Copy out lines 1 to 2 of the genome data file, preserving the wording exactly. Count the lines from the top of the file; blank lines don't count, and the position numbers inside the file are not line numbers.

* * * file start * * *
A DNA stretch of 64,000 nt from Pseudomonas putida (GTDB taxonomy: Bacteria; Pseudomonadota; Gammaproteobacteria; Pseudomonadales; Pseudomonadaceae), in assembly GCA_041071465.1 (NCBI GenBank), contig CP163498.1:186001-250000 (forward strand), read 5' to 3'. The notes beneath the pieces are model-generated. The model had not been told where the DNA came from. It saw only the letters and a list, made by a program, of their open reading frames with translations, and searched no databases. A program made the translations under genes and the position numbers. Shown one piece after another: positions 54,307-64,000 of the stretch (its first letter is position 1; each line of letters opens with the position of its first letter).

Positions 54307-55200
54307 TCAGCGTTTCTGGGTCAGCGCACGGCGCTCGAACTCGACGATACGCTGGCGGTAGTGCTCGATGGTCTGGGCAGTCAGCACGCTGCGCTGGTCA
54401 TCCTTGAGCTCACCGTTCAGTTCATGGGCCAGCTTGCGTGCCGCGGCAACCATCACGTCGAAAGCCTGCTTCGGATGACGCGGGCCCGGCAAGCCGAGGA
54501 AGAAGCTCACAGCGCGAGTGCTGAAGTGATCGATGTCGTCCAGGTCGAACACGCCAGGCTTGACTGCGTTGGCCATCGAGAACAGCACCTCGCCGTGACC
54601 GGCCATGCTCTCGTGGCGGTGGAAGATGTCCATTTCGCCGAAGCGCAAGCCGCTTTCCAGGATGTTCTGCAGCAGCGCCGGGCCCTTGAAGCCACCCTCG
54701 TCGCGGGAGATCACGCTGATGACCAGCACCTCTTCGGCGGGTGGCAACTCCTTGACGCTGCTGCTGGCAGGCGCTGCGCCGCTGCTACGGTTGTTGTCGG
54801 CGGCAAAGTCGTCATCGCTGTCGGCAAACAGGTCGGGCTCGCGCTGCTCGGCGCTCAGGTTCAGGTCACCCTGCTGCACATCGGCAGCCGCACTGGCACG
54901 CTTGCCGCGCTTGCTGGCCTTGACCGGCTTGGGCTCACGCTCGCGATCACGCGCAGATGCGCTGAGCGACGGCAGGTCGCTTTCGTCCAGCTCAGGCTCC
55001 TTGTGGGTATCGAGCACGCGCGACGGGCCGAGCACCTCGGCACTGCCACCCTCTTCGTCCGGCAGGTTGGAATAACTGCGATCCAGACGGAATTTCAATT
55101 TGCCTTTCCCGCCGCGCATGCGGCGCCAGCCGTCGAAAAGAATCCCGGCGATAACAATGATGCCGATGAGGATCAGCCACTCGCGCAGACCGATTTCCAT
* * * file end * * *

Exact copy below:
A DNA stretch of 64,000 nt from Pseudomonas putida (GTDB taxonomy: Bacteria; Pseudomonadota; Gammaproteobacteria; Pseudomonadales; Pseudomonadaceae), in assembly GCA_041071465.1 (NCBI GenBank), contig CP163498.1:186001-250000 (forward strand), read 5' to 3'. The notes beneath the pieces are model-generated. The model had not been told where the DNA came from. It saw only the letters and a list, made by a program, of their open reading frames with translations, and searched no databases. A program made the translations under genes and the position numbers. Shown one piece after another: positions 54,307-64,000 of the stretch (its first letter is position 1; each line of letters opens with the position of its first letter).

Positions 54307-55200